Thursday, September 29, 2011

Nearly October

So nearly the entire month of September has come and gone, and still no new pro-level Nikon camera anouncements. I am impatient! Are Canon and Nikon playing a game of "chicken" to see who goes first and who steals the thunder?

I'd also like to point out that we are just in the infancy of digital photography at this point. Advances in sensors will likely bring about vast increases in the total megapixel count in just the next few years. The elimination of the Anti-Moire filter (also called anti-aliasing) will likely point out all of the flaws in our current lenses. It should also make capture rates much faster as the on-board processors won't have to do as much work, increasing battery life and reducing heat output inside the camera body.

This is an exciting time to be a photographer. If anyone is curious, I currently only recommend a few cameras; the Nikon D300S, D700, and D3/D3S, and the Canon 1D mkIV, the 1DS mkIII and 5D/5D mkII. These are cameras with superlative processing in-body, making for incredibly sharp and colorful photos. The 7D doesn't make my list due to a slightly stronger anti-aliasing filter which softens the output a little too much for my preference. These bodies also use software trickery to reduce chromatic fringing most evident in older lenses. Don't believe me, browse Flickr and search for combinations of D200 and 50mm f1.4D. The staggering amount of blue fringing you'll find at the edges of bright/dark transitions really cut down on the clarity, color, and contrast of the photos, especially when compared to the same lens on a D300 or D700 body.

As with all of my comments, your experience may vary, but this is what I've observed, and one of the key reasons I'm not in any rush to replace my D300. The only useful gain I can make is to go to a D700, because the contrast and clarity of the bigger pixel sites on the full frame sensor, and its better resistance to heat-induced color-noise makes it THE body for Nikon users at this moment. I can only see wanting a Canon 5D mk2 if I were making films and wanted to precisely control depth of field on a budget. The doubling of megapixels really increases the color-noise in low light, and to me, photography is all about capturing colorful photos in low light!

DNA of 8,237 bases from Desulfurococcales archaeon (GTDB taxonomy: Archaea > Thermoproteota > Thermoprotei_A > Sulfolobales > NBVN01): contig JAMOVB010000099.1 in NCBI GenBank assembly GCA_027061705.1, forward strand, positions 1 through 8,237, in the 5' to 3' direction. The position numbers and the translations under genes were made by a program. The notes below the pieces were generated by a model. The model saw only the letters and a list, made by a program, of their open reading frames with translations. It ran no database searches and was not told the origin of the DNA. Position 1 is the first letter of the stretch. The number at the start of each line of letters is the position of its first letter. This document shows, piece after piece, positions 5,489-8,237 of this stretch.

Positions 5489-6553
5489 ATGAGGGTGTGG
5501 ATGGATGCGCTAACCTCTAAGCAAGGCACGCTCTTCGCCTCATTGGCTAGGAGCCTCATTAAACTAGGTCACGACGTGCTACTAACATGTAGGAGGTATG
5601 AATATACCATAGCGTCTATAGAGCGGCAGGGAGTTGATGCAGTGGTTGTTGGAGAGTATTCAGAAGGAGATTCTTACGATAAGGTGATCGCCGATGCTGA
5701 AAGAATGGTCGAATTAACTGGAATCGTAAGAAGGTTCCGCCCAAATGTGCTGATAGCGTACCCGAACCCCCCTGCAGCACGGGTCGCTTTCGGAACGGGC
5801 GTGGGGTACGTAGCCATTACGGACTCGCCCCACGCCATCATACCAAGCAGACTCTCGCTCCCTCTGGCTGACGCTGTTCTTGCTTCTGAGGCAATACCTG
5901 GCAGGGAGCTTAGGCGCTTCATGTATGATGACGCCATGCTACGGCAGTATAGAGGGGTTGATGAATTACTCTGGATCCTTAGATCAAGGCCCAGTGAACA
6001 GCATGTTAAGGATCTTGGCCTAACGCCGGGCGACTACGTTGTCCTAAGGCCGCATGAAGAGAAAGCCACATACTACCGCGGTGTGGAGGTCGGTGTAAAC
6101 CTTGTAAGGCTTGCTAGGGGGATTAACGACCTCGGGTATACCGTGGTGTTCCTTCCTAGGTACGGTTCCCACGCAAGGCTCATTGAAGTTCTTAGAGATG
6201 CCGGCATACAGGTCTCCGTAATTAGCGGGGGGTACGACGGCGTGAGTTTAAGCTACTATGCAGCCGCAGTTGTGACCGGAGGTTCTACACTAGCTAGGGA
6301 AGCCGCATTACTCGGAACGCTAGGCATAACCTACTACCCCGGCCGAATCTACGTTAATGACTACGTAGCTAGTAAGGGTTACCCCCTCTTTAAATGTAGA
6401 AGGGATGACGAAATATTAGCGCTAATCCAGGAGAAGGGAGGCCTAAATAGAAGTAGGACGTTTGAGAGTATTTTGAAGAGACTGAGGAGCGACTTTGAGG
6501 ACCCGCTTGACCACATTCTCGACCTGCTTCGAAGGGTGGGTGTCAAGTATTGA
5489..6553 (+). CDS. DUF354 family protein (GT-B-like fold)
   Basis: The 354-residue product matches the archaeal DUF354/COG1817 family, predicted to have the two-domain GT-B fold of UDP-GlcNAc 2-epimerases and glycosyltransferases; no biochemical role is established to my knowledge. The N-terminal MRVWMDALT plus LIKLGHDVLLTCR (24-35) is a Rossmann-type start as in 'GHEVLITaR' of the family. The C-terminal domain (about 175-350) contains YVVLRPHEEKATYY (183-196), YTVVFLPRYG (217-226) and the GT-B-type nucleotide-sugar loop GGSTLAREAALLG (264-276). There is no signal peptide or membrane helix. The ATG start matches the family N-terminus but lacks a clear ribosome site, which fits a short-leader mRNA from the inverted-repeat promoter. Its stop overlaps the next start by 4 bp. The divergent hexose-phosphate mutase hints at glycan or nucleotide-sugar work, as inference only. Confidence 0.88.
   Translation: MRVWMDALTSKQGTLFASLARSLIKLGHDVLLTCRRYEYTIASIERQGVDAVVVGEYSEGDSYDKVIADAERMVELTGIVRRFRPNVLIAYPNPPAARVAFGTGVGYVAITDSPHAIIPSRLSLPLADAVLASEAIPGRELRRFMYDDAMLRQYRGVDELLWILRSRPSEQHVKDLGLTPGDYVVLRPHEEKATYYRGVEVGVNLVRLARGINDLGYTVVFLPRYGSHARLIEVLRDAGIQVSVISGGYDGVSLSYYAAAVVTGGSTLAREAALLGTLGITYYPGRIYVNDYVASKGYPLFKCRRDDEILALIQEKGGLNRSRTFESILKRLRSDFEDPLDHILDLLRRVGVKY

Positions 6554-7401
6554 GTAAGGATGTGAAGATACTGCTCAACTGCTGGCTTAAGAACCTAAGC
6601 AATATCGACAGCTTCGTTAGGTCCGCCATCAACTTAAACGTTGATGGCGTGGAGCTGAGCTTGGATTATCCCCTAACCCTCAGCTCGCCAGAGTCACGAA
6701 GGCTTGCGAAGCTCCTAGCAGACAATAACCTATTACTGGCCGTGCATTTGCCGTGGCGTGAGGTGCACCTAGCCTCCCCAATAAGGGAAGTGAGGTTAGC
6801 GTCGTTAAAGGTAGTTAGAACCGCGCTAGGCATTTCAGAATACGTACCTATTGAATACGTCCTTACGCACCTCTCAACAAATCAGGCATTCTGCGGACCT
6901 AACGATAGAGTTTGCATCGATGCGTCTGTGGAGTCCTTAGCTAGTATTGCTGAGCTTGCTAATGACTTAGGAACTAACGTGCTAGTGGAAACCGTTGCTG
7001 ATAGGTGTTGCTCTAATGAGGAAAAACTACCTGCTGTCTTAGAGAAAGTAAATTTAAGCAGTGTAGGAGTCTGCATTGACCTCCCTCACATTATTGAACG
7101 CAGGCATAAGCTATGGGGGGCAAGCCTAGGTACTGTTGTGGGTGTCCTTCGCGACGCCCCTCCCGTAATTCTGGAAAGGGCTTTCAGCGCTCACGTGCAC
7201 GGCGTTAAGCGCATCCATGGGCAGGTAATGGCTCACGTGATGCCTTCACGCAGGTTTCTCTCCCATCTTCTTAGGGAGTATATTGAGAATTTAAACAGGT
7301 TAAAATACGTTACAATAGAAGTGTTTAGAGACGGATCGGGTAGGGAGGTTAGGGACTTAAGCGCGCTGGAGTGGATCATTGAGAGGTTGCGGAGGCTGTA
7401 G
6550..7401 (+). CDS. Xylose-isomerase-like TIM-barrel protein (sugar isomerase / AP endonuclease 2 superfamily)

Afterall, why spend all that money on lenses with the ability to resolve 90 line pairs per millimeter if you're just going to stick them on a body with a cheap anti-alising filter or no chromatic fringing reduction software on-board? Ansel Adams used to point out how any modern lens is appropriately corrected at f8, and he was right! However, only the best lenses are useful at f2.8 and below, and it is those lenses which are needed for low-light situations. Car photography is inherently a low-light (or controlled light) type of art. So... pick the body with the best low-light capability for your budget (for me it's the D300 at this point) and lenses which are "appropriately corrected" for use in low light, with larger apertures, and have at it now, before you get any older!*

*All of this advice will likely be out of date as soon as the new Nikons and Canons arrive! LOL

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